May you, too. But for me, I would rather that I were blessed with actual knowledge.

Oh, and I missed that nonsense from answerman, back in February. Here’s the actual, you know, information:

“Mass spectrometry measures the mass to charge ratio of individual molecules (peptides) that have been charged, identifying them by weight. Peptide fragmentation patterns reveal the amino acid sequence. The advantage of this method is that it extremely sensitive and can be used in cases where only very small amounts of material are available for analysis. That was definitely true of the T. rex sample, which only produced a miniscule amount of remnant protein, and the protein was in a mixture of other material that had remained after the extraction process.”

In other words, the bone was almost entirely mineralised. Statements to the effect that it was like a fresh bone are therefore false.

It is perfectly true that this particular fossil was in an astonishingly good state of preservation. It was found in estuarine strata - that DOESN’T mean the same as “rock layers laid down by water” - and the conditions were as perfect as it’s possible to get.

Internal structures were preserved so well that microscopic examination showed even “cell-like morphology” that is, structures that were shaped like cells. But only trace amounts of the protein remained, and no evidence for cells containing DNA was found. In other words, this is an extraordinary fossil, better preserved than any found so far - but the dating by radiometric and racemisation methods used on it agrees to within a couple of million years. It’s 65 million years old, not 4500, and AiG is lying. Again.

Dave, you have knowledge from a humanistic view and your understanding and what you think you know will be blown away some day.

Are you aware of Jesus Christ’s first miracle? Our creator is not confined by time as we know it and what we think the age of something is based on the best science of today doesn’t mean that is the correct answer.

I do not think the earth is 6,000 years old, nor do I think it is 4.5 billion years old.

Good luck to you in your search.

Just Bob said:

FL said:

Hey FL, Could you please tell us exactly WHERE in the Bible there is any indication that Cush was the progenitor of black Africans?

To answer your question, check this out:

http://en.wikipedia.org/wiki/Biblical_Cush

FL

I checked it out. Those are EXTRA-biblical sources, just like the maps in the back of your bible. It doesn’t count unless it’s in the text of the bible somewhere. Anybody can make up stuff to show what “must have happened” or “could have happened” or “what the bible really meant” (a cottage industry among literalists).

And how about the Hindu Cush (or Kush) mountains in Afghanistan, huh? Sounds to me like a more believable destination for a group that moved from Turkey east into Sumeria. And they wouldn’t have had to evolve so radically and rapidly into black Africans. Of course that imagined migration wouldn’t justify the “curse of Ham,” which, yes, was and still is used by white xian supremacists as justification for black slavery and oppression. Those are the folks that made those maps in your bible.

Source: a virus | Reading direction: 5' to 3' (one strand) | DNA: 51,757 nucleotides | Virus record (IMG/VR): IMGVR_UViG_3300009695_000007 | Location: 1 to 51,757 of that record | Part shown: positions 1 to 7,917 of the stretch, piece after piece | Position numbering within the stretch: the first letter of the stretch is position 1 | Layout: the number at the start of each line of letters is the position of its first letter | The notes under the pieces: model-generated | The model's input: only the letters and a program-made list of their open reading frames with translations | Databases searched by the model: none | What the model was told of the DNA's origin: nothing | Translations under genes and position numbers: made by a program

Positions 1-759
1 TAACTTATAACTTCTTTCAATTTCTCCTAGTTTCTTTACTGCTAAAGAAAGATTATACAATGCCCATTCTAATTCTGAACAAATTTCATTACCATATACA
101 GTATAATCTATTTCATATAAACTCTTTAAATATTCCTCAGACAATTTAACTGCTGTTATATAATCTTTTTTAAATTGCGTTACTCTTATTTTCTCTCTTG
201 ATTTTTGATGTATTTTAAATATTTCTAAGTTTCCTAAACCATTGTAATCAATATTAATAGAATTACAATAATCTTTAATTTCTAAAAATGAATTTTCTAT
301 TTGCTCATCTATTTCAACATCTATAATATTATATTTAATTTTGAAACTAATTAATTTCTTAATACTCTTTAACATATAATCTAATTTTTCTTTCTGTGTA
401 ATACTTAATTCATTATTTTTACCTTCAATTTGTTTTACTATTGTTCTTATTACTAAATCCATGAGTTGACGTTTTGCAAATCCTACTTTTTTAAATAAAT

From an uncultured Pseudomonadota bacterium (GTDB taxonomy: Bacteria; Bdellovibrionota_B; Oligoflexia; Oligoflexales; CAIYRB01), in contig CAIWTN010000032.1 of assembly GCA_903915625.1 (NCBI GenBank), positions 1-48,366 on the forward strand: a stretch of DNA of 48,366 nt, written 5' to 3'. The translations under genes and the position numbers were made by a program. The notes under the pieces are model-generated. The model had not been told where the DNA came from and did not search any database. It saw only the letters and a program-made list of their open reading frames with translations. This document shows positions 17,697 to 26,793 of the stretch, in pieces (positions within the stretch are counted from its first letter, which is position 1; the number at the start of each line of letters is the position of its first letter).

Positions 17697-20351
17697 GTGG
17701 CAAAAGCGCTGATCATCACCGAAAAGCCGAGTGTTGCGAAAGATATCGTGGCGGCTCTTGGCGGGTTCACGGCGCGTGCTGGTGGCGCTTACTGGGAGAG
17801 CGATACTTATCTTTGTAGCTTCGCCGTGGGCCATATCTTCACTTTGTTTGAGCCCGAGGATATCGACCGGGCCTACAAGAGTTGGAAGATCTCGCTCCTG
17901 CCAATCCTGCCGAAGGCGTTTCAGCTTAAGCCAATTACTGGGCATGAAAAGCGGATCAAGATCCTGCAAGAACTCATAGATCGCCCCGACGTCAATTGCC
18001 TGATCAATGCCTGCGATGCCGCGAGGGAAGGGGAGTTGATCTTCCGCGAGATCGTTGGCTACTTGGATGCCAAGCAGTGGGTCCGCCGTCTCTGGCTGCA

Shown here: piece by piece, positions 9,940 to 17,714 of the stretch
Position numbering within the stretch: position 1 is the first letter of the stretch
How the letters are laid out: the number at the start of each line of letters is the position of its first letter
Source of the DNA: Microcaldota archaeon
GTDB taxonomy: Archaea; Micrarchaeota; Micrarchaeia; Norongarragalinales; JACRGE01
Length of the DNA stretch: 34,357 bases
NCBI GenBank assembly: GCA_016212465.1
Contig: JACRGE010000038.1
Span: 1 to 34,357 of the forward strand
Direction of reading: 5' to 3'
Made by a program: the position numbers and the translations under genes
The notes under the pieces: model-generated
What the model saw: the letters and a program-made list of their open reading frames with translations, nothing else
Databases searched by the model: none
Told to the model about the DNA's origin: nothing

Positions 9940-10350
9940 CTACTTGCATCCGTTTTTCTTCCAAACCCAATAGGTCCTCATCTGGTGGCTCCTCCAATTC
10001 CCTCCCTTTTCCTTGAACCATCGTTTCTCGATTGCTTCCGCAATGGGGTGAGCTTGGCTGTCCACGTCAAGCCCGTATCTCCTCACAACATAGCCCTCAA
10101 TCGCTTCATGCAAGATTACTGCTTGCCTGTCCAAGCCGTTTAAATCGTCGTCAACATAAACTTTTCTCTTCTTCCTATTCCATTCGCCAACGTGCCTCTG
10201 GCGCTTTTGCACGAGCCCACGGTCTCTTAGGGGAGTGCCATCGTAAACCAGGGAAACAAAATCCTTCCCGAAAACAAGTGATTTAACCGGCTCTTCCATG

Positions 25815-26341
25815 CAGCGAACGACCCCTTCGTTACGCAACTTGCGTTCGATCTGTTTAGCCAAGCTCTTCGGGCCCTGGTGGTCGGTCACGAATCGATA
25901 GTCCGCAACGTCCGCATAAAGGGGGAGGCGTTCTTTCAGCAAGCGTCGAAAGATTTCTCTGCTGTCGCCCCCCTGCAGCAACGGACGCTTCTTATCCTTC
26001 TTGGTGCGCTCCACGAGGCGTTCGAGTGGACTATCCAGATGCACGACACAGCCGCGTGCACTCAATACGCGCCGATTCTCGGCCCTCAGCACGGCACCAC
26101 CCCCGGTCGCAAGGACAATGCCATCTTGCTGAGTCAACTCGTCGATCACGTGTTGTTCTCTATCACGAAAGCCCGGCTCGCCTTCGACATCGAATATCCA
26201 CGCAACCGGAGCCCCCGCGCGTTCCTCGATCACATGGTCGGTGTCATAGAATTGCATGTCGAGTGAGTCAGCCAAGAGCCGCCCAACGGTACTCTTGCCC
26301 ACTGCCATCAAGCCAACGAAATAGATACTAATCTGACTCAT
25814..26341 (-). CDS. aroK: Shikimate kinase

Actually, Ham was right. The biblical Cushites were/and still are the people in southern Egypt and Northern Sudan. Even today many groups in African refer to themselves as cushites, oromos, bejas, and somali, maybe you still had certain cushites groups that stay in the middle eastern area, and later move to other regions, but the cushites still live on the African continent as well as the Arabian Peninsular. http://archaeology.about.com/od/kterms/g/kush.htm http://www.youtube.com/watch?v=_gY8[…]ture=related

Henry J said:

By the way, why are Adam and Eve assumed to be good white folk?

For the same reason that all Africans are assumed to be descended from some middle easterners…

No, He never said that Adam and Eve were white, but he actually said that they were most likely similar to what we call Mulatto today, in other words so called mix race people. He later explain with mix race people can produce multiple colors of people within a generation, Again he said most like Adam, Eve, Noah and his family were most likely mix race looking people.

Prince of Peace said:

I just have one thing to say. You can bash creation all you want. Just remember God created man in his own image. And we christians won’t judge you Evolutionist, that is the Lord’s job. So you don’t have to believe in creation at all. I’ll just let you think about this one thing, alright?

Jesus will return through the clouds of the sky with his angels when he comes back to judge the world one day, and every eye will see him. God created you anyway.

Does this bother you?

Nope.

Just learn how to pray and God will surely prove to you he exist.

Yes, but praying to YOUR god will tick off the real god if you are wrong.

That’s why the pascal’s wager argument is a crappy one. It provides an equal rationale to perform an infinite number of mutually contradictory worship actions (and the atheist version provides equal rationale for no worship at all).

BTW, isn’t it somewhat blasphemous to call yourself THE prince of peace?

PZ, aside from laughing at the clown that you are on the dino ride, your answer to this question should be easy, but hardly laughable to your subjects…How long from the time it was buried, in years, can buried in the dirt organic material / tissue remain unpermineralized?

About this Entry

This page contains a single entry by PZ Myers published on August 11, 2009 8:35 PM.

Should churches receive government funding without restrictions? was the previous entry in this blog.

Center of the Galaxy is the next entry in this blog.

Find recent content on the main index or look in the archives to find all content.

Categories

Archives

Author Archives

Powered by Movable Type 4.361

Site Meter